That is how I remember Israel, just a lot of tension. Fear factors put in you. Obviously, there are guards and people walking around the streets and police with massive guns and stuff like that. Just reinforcing fear and keeping people in their place. 16

Lance Kirby Tripwires Participant. ...on how the security measures that he came across in Israel made him feel.

Graffiti of young Palestinians throwing rocks at Israeli troops Image by Lance Kirby


I thought that people don’t practice censorship online, but they would censor themselves if they were sitting in a room face to face with everybody else. but they didn’t! People were challenging what is traditionally percieved as red lines. The level of freedom of expression was very refreshing and encouraging and surprising in a way. 18

Lina Ejeilat Co-Founder of ...on how they set up ‘hash-tag debates’ in Jordan to encourage people to publicly voice their concerns about Jordanian society.

A boy in Amman gets ready to fly his kite at the top of one of the city’s many hills Image by Kaamil Ahmed


You wait for me with dust

By Liu Xiaobo - Performed at a Tripwires event Translated by Zheng Danyi, Shirley Lee and Martin Alexander

Nothing remains in your name, nothing but to wait for me, together with the dust of our home those layers amassed, overflowing, in every corner you’re unwilling to pull apart the curtains and let the light disturb their stillness over the bookshelf, the handwritten label is covered in dust on the carpet the pattern inhales the dust when you are writing a letter to me and love that the nib’s tipped with dust my eyes are stabbed with painyou sit there all day long not daring to move for fear that your footsteps will trample the dust you try to control your breathing using silence to write a story. At times like this the suffocating dust offers the only loyalty 20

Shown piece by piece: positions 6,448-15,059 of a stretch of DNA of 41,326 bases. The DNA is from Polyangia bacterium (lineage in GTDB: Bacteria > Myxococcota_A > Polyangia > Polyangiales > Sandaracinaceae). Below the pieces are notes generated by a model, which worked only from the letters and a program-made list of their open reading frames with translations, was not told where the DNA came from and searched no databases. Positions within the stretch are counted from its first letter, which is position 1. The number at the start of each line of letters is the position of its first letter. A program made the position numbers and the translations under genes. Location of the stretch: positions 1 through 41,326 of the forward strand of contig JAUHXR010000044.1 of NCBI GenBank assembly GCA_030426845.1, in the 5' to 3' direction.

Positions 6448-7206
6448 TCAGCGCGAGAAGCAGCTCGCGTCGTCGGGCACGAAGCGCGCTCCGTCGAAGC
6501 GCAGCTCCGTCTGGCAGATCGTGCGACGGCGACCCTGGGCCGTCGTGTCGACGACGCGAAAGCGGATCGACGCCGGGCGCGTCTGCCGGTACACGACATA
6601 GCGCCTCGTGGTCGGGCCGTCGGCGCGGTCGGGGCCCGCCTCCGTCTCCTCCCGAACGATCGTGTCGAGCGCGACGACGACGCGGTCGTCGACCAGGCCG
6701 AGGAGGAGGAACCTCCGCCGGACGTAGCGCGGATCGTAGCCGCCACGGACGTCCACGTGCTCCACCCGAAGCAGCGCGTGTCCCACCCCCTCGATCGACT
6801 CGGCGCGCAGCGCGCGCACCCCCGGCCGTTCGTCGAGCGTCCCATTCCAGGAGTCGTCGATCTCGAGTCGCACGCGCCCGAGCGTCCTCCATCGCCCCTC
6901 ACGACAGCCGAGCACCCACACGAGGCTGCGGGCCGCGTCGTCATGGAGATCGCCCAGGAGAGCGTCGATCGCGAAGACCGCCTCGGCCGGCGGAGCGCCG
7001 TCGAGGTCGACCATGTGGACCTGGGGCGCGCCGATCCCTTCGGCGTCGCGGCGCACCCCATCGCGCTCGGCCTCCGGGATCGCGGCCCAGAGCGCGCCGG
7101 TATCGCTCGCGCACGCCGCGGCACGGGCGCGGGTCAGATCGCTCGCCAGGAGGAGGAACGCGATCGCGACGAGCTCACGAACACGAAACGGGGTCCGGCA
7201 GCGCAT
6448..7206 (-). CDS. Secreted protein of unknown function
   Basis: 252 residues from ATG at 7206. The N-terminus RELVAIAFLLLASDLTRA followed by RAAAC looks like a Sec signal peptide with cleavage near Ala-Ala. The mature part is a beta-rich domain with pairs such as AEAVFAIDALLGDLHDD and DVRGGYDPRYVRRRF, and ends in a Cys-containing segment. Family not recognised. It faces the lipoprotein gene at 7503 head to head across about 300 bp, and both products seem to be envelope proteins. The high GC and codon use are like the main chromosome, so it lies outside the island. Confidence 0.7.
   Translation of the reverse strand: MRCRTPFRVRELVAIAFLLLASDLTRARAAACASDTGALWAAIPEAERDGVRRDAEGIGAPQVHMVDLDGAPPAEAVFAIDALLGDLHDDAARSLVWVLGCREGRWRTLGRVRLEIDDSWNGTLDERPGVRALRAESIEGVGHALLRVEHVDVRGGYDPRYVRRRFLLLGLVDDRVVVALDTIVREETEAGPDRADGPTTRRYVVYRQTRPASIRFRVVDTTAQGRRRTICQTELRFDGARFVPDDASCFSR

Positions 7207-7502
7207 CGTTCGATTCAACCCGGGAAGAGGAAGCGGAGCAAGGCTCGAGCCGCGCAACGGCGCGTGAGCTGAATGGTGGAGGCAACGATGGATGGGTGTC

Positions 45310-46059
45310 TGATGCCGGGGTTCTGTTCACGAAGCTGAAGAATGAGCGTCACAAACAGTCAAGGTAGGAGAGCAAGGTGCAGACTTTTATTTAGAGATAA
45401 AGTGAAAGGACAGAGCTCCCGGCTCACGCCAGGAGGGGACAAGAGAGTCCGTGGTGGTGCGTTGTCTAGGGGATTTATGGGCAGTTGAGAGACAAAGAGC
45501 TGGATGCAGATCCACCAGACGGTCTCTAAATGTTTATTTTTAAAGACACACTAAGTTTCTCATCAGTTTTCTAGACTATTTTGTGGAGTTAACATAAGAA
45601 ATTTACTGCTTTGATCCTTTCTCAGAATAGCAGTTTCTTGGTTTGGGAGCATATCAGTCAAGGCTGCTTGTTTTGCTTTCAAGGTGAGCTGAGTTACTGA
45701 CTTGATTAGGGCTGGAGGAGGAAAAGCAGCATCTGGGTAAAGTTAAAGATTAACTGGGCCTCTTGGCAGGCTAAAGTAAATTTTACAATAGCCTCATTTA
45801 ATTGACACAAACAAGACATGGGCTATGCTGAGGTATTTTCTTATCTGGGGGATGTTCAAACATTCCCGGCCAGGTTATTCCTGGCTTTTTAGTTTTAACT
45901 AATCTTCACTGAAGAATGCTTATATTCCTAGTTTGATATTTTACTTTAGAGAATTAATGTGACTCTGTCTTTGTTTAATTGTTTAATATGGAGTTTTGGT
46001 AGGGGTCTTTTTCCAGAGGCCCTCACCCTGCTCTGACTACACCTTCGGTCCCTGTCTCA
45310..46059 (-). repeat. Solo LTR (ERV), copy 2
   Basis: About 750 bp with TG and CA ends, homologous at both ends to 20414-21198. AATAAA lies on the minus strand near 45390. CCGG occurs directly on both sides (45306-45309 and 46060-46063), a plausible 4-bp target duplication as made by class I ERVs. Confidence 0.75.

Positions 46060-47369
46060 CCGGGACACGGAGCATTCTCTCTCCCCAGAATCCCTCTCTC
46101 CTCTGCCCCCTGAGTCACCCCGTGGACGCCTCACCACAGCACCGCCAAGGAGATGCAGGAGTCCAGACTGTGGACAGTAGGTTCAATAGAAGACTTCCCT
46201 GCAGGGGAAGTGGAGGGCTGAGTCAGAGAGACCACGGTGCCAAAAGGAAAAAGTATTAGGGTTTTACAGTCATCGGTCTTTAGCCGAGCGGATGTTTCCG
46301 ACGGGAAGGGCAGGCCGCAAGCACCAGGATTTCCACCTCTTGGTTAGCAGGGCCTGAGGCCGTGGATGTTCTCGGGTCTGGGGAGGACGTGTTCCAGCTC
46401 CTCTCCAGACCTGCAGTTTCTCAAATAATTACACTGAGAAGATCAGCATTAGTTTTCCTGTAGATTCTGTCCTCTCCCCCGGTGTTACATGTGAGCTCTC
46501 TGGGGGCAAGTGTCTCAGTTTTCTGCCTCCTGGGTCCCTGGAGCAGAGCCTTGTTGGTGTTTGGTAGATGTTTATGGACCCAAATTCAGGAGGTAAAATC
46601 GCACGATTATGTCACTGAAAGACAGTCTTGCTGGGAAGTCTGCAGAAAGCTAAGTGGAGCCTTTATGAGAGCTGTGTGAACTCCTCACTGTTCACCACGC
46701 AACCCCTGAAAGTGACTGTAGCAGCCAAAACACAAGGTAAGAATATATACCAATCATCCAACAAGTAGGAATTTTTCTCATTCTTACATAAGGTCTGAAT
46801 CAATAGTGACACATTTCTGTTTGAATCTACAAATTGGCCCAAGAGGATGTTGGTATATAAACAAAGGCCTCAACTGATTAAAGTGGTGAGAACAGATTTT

your vision, breath and time permeate the dust in the depth of your soul the tomb inch by inch is piled up from the feet reaching the chest reaching the throat you know that the tomb is your best resting place waiting for me there with no source of fear or alarm this is why you prefer dust in the dark, in calm suffocation waiting, waiting for me you wait for me with dust refusing the sunlight and movement of air just let the dust bury you altogether just let yourself fall asleep in the dust until I return and you come awake wiping the dust from your skin and your soul. What a miracle – back from the dead.

Protesters call for Nobel Peace Laureate, Liu Xiaobo to be released from prison in China (December 2010) Image by kartoffelmos (via flickr)


Omarska Camp

By Laila Sumpton

When the guard hit the switch the short circuit boy surged, flickered about numbered bodies in a riot of early nineties disco moves.

and beats eventually find him, whole cabinets of questions splintering down on his head timed to bits of past strobe lighting the floor.

Till they turned him off with a rifle butt, dragged him to the white shed with his feet still tapping.

“So how many guns do they have in your village, boy?” “So how many spoons do you have in your kitchen, sir? I’d know if I’d sold you the spoons.”

When the general hit the switch the seated boy fought the dance, chattered into a grin, looked about the room for stools, tables, doorstops anything. “You are missing a plank, boy.” “You are missing a sawmill, sir.” He waits for music 22

He waits for music and the general breaths him in through sweat, smoke and stammers, then balances his camouflage on the table edge and the boy stops winking at the ceiling, feels the need to dance again.



Tripwires Magazine  

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Tripwires Magazine